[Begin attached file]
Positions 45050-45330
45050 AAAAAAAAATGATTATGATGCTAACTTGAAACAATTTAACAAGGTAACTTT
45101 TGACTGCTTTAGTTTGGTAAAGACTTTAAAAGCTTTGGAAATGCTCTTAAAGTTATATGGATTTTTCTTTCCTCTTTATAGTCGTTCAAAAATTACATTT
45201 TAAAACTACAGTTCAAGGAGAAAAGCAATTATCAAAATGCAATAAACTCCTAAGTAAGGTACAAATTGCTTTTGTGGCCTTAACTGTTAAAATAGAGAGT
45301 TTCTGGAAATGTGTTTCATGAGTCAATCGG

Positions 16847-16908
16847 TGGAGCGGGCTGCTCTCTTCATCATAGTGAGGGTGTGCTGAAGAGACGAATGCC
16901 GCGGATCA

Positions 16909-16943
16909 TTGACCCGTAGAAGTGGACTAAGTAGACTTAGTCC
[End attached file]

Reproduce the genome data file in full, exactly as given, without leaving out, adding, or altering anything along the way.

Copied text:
Positions 45050-45330
45050 AAAAAAAAATGATTATGATGCTAACTTGAAACAATTTAACAAGGTAACTTT
45101 TGACTGCTTTAGTTTGGTAAAGACTTTAAAAGCTTTGGAAATGCTCTTAAAGTTATATGGATTTTTCTTTCCTCTTTATAGTCGTTCAAAAATTACATTT
45201 TAAAACTACAGTTCAAGGAGAAAAGCAATTATCAAAATGCAATAAACTCCTAAGTAAGGTACAAATTGCTTTTGTGGCCTTAACTGTTAAAATAGAGAGT
45301 TTCTGGAAATGTGTTTCATGAGTCAATCGG

Positions 16847-16908
16847 TGGAGCGGGCTGCTCTCTTCATCATAGTGAGGGTGTGCTGAAGAGACGAATGCC
16901 GCGGATCA

Positions 16909-16943
16909 TTGACCCGTAGAAGTGGACTAAGTAGACTTAGTCC